So, the inimitable CCC over at Captain Chair Confessions got me thinking with his recent post These people got lights and siren responses
Why is it, roughly 40 years into this grand experiment called EMS, that we seem to be responding more and more frequently to all manner of nonsense in a code 3 response?
This seems to fly in the face of reason, logic, and science. I am just wondering why it is that we have many studies that seem to at the minimum, imply that increased use of emergency response proves to rarely provide a benefit and yet it goes on.
We are supposed to use science and reason and all manner of things, but we seem to flaunt it just as often. I find it pretty damning that many times over the years we’ve even seen Jeff Clawson, of MPDS fame/infamy depending on your mindset, decry the overuse of code 3 responses. If we have all this evidence pointing to less use of code 3 response, why do we feel the need to adhere to such silly things as 8 minute response time “standards”? Especially when that “standard” isn’t the same from municipality to the next?
Maybe if we’re going to have all this science and evidence we could use it. Just maybe.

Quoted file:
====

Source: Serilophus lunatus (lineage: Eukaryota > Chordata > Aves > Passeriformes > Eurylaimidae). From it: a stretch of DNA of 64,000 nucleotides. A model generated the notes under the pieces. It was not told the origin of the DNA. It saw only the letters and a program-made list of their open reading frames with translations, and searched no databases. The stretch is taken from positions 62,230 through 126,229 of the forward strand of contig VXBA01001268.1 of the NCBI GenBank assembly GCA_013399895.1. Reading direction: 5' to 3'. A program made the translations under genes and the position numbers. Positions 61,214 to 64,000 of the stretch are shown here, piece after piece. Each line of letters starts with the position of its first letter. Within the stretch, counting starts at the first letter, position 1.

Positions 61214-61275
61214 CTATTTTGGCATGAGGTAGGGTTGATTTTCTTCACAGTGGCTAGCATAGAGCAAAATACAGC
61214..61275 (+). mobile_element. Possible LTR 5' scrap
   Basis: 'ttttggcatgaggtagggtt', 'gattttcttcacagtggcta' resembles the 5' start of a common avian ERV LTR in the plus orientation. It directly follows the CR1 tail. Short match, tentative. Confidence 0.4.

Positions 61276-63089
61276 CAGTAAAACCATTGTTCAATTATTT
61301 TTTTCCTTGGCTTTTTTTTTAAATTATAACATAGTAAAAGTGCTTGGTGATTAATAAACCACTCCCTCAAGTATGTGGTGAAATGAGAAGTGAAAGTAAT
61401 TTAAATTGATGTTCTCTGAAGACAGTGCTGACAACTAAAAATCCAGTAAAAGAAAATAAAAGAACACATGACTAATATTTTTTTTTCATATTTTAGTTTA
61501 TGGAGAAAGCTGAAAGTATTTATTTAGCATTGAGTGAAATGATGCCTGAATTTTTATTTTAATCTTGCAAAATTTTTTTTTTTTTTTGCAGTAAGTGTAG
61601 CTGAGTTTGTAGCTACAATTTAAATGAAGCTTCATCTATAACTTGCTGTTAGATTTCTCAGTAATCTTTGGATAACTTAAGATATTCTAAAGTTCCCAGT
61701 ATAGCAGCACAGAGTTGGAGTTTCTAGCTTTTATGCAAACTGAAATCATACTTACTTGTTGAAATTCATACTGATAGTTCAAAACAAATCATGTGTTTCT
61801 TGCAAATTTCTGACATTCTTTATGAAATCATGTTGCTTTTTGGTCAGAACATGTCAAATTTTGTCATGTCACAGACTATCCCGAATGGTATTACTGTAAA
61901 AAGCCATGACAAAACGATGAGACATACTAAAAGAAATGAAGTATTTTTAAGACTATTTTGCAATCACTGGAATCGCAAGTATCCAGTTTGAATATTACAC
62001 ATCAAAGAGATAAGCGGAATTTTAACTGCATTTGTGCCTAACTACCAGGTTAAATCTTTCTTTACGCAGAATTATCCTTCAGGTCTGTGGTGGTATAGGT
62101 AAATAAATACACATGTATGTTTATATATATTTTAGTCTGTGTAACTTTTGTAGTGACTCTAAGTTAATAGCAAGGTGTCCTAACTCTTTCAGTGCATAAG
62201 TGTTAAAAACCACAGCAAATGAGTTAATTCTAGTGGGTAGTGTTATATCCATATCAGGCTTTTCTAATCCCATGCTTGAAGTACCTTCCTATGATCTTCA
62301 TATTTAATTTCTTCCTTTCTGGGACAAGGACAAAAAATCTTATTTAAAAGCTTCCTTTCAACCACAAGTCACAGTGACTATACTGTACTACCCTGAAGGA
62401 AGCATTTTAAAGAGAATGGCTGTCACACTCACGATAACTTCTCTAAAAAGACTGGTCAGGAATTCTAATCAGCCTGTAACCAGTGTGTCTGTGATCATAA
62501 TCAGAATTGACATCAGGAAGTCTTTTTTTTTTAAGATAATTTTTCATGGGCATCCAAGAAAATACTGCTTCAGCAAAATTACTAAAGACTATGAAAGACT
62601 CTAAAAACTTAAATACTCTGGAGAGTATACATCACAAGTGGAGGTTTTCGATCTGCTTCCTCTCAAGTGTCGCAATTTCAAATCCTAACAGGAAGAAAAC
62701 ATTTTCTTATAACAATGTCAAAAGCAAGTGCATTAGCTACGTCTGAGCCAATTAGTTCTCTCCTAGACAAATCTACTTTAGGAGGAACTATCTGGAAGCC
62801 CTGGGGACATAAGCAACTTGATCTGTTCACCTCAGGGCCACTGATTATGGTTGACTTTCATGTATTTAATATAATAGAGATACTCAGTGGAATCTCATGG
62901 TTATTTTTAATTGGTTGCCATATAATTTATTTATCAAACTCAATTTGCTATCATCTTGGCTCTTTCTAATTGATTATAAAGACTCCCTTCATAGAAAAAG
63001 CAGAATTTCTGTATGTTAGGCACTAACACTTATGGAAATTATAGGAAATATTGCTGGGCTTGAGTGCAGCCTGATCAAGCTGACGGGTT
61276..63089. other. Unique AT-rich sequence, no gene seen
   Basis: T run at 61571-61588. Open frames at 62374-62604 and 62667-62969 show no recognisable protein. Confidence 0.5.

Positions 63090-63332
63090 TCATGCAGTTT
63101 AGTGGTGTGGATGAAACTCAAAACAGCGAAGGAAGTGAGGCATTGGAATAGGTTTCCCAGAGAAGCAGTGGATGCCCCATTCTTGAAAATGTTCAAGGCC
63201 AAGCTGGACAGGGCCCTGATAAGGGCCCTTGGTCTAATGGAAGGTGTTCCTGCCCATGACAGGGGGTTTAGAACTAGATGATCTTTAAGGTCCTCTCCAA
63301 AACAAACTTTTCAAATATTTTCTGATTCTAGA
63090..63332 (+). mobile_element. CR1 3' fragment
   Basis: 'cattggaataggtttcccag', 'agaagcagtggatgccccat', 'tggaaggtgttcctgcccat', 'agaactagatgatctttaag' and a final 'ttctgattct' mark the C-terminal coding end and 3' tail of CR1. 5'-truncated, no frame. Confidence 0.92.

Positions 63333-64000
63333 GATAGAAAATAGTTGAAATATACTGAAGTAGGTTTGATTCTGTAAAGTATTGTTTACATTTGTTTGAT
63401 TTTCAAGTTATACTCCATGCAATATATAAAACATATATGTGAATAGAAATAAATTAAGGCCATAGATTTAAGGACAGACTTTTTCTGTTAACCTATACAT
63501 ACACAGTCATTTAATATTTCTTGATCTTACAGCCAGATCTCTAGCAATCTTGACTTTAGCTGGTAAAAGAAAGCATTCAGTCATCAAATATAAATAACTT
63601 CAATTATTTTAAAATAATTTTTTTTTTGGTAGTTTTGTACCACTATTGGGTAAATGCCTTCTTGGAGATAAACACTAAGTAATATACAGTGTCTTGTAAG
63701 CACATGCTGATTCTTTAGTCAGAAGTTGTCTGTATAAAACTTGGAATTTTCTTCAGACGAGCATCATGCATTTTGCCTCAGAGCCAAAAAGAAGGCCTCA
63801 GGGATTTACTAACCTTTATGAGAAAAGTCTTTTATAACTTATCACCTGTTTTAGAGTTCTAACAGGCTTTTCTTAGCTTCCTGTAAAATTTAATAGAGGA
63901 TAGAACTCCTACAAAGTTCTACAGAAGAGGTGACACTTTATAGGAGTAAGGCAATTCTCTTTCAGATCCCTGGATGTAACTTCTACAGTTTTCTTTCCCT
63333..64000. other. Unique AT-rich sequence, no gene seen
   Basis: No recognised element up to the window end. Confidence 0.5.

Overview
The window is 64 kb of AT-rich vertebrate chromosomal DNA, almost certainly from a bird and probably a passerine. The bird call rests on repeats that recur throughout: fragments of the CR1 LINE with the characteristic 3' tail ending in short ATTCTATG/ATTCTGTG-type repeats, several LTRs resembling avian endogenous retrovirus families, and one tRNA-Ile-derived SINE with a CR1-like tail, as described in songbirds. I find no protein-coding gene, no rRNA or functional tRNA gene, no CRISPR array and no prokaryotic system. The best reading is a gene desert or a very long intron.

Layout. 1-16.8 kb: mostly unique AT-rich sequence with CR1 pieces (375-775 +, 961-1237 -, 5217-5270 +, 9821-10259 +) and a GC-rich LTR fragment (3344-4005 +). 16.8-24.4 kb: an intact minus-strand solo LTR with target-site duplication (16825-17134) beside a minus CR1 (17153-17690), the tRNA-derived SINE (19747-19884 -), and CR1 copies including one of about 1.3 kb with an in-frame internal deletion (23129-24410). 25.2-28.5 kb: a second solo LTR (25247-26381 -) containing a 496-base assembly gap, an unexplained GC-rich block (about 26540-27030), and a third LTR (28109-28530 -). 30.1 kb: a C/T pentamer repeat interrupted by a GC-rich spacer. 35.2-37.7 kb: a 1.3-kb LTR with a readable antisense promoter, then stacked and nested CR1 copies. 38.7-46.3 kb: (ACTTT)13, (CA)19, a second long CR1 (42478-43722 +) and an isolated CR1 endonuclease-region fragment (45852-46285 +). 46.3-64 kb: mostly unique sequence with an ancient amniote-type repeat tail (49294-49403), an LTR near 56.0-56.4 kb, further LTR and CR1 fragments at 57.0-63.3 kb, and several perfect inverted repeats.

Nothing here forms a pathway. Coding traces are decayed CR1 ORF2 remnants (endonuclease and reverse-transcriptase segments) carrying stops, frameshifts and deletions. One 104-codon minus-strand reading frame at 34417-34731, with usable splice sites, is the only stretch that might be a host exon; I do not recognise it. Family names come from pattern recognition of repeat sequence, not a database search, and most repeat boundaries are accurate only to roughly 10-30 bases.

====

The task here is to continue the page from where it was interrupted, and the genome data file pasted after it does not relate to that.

Clawson, Jeff. “Unnecessary Lights and Siren Use: A Public Health Hazard.” International Academies of Emergenct Dispatch. N.p., Oct. 2002. Web. 11 Mar. 2014. <https://www.emergencydispatch.org/articles/uneslightnsiren.pdf>.
So, I happened across a quote from Dr. Steven Nessen while watching the film Escape Fire: The Fight to Rescue American Healthcare. “When medicine became a business then we lost our moral compass.”(1)
It had a large amount that wasn’t really all that completely believable, including some leanings toward
witchcraft voodoo alternative medicine. That aside, in regards to the current system of reimbursement, I think he hit the nail on the head. And I think that private for profit EMS is one of the best examples of being guilty of it. That is one of those things that I wish we could find a way to change. But so long as private EMS exists, and is reimbursed only for transporting, they puppy mills medic schools will keep churning them out by the dozen and we’ll keep just following the dictate of “You call, we haul” rather than actually providing good medicine.
Maybe someday we’ll be allowed to adequately care for our patients by having the right education, experience, leadership, resources and payments. Just maybe….
(1) Escape Fire: The Fight to Rescue American Healthcare. Dir. Susan Froemke and Matthew Heineman. Perf. Dr. Steven Nessen. 2012. Online. Amazon.com. Web.